Cost: A magnetic induction cooktop with four heating elements ranges from $1,800 to $4,000.
- Combined Heat and Power (CHP)
CHP technologies have provided heat and electrical energy to commercial and industrial sites for years. Now they're available to homeowners who want to be off the grid or supplement their power. Units for the home range in capacity from 1 to 6 kW and are about the size of a water heater. They're also 50 to 60 percent more efficient than the local power plant.
Cost: A system with 1.2 kW of electrical generating capacity and 11,000 Btu heating capacity costs about twice that of conventional heating equipment. Consider sharing systems among multi-family homes and townhouse communities for a more economical approach.
- Horizontal Axis Washer/Dryers
This two-in-one washer/dryer runs automatically from wash to dry: no more throwing clothes from one machine to the other. It runs quietly and requires no venting, so it can be installed almost anywhere. The high efficiency horizontal-axis washer reduces water and energy consumption, and the high RPM spin cycle means the dryer uses less energy to dry items.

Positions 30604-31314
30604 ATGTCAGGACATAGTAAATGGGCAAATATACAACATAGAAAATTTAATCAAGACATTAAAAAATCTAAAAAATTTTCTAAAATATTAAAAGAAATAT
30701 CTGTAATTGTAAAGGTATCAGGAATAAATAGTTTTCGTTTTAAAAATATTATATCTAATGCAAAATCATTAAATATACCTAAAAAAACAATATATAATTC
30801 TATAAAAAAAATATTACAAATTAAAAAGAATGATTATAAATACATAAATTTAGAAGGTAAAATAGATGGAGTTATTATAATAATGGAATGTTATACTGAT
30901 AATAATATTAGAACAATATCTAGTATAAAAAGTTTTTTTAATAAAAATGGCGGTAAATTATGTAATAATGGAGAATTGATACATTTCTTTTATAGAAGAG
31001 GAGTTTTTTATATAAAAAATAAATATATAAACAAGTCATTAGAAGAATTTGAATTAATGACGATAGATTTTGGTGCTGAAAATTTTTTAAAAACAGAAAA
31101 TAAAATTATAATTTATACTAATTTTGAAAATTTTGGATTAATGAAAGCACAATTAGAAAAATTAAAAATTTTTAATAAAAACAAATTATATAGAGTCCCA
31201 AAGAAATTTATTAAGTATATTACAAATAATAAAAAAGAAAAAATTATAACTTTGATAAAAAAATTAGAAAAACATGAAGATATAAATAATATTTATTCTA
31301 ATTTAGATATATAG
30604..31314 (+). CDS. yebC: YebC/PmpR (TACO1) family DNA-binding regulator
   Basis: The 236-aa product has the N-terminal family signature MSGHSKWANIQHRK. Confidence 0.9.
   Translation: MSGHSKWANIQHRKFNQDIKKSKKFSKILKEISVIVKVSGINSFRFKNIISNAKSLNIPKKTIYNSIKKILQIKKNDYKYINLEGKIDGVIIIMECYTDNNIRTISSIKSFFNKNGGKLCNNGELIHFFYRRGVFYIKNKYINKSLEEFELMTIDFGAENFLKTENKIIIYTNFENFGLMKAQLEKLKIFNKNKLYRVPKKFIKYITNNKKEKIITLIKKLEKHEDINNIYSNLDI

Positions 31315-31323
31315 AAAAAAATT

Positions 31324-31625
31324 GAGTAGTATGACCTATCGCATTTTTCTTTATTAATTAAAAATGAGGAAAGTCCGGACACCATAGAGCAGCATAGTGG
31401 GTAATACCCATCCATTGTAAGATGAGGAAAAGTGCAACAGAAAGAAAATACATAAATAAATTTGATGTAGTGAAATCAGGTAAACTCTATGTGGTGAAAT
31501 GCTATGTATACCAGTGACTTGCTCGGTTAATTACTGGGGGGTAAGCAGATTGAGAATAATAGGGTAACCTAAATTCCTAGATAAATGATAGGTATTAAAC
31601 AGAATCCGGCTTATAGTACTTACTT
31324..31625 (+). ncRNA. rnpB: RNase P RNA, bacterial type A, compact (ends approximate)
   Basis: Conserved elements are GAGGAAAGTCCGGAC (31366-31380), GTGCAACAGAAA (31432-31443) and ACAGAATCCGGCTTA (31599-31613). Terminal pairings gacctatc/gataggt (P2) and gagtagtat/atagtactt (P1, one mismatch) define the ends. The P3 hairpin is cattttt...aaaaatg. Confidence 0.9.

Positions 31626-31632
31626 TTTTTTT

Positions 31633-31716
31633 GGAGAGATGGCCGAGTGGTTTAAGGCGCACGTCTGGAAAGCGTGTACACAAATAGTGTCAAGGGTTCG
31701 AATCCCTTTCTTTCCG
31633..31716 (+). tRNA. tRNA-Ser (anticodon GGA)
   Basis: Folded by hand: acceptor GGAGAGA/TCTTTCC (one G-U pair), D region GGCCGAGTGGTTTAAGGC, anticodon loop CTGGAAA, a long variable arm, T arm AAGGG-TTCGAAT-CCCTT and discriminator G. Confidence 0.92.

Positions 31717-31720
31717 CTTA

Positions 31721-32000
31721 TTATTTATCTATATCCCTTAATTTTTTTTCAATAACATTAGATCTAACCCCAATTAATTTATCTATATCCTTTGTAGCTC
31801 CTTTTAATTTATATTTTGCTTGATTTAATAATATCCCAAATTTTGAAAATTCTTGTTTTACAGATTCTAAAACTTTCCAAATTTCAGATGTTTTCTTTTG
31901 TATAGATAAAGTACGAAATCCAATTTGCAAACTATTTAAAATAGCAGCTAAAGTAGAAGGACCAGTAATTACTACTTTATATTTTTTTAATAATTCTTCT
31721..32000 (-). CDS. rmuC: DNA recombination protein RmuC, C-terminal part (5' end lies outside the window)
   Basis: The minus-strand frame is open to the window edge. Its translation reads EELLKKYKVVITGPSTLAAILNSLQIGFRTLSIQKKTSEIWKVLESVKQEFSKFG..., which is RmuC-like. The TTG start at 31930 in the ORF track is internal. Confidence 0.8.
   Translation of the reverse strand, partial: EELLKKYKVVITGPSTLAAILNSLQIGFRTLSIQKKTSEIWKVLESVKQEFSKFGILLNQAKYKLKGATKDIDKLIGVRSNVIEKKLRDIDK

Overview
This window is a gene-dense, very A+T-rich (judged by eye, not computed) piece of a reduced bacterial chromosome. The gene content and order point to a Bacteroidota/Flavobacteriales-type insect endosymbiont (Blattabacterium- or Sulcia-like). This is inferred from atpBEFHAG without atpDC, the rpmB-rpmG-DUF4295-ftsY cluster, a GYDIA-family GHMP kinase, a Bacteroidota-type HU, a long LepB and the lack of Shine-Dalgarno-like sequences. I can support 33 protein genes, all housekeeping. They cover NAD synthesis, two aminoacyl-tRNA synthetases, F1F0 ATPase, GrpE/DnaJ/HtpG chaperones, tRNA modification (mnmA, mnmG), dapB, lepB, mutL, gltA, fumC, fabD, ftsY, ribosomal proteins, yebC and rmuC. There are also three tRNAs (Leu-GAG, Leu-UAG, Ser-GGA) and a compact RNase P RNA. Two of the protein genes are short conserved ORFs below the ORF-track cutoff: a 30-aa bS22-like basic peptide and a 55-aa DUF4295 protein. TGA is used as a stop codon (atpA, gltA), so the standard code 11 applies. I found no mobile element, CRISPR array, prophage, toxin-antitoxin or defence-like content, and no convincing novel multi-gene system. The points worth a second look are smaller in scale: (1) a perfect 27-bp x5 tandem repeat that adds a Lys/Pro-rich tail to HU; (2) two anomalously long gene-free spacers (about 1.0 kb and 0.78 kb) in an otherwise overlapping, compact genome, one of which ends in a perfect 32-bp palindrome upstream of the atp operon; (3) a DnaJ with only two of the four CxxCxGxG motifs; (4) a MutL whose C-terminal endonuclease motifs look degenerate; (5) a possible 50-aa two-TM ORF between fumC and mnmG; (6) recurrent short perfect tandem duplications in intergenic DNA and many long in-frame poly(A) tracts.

Cost: Less than two separate units. The two-in-one retails for $900 to $1,100.
- Hydrophilic, Impact-Resistant Windows
Now you can install self-cleaning, glare-reducing windows that also reduce the risk of window failure during tornadoes and hurricanes. The glass is laminated with composites strong enough to withstand high winds and projectiles.
Cost: Laminated safety glass adds about 50 percent to the cost of a typical 30-inch by 50-inch window.
Super-Sized (Vertical) ICFs
Vertical ICF panels have all the energy efficiency, strength and building speed benefits of conventional ICF walls but go up faster and easier because fewer pieces are assembled on site. Because the wall sections are sturdier, they also require less bracing. Like their conventional counterparts, vertical ICFs provide outstanding disaster and sound resistance.
Cost: One manufacturer quotes $3 to $3.50 per square foot — comparable to other ICFs — but notes there are significant labor savings.